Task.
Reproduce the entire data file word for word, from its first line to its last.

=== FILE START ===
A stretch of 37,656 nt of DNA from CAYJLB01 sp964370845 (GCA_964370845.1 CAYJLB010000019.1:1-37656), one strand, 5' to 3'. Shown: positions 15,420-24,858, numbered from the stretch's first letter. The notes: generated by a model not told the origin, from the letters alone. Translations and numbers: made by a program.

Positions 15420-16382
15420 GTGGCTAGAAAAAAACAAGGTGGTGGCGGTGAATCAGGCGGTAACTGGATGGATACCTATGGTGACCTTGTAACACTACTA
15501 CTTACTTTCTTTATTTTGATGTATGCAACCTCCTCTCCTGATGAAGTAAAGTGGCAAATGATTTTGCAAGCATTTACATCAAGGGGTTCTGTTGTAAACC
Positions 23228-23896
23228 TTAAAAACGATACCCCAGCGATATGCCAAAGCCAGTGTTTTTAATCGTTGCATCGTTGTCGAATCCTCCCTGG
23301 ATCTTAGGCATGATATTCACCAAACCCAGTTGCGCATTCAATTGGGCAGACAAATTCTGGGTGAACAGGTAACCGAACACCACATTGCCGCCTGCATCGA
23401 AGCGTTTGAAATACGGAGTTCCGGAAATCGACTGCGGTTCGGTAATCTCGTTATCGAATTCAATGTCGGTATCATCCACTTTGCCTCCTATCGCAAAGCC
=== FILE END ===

A stretch of 37,656 nt of DNA from CAYJLB01 sp964370845 (GCA_964370845.1 CAYJLB010000019.1:1-37656), one strand, 5' to 3'. Shown: positions 15,420-24,858, numbered from the stretch's first letter. The notes: generated by a model not told the origin, from the letters alone. Translations and numbers: made by a program.

Positions 15420-16382
15420 GTGGCTAGAAAAAAACAAGGTGGTGGCGGTGAATCAGGCGGTAACTGGATGGATACCTATGGTGACCTTGTAACACTACTA
15501 CTTACTTTCTTTATTTTGATGTATGCAACCTCCTCTCCTGATGAAGTAAAGTGGCAAATGATTTTGCAAGCATTTACATCAAGGGGTTCTGTTGTAAACC
Positions 23228-23896
23228 TTAAAAACGATACCCCAGCGATATGCCAAAGCCAGTGTTTTTAATCGTTGCATCGTTGTCGAATCCTCCCTGG
23301 ATCTTAGGCATGATATTCACCAAACCCAGTTGCGCATTCAATTGGGCAGACAAATTCTGGGTGAACAGGTAACCGAACACCACATTGCCGCCTGCATCGA
23401 AGCGTTTGAAATACGGAGTTCCGGAAATCGACTGCGGTTCGGTAATCTCGTTATCGAATTCAATGTCGGTATCATCCACTTTGCCTCCTATCGCAAAGCC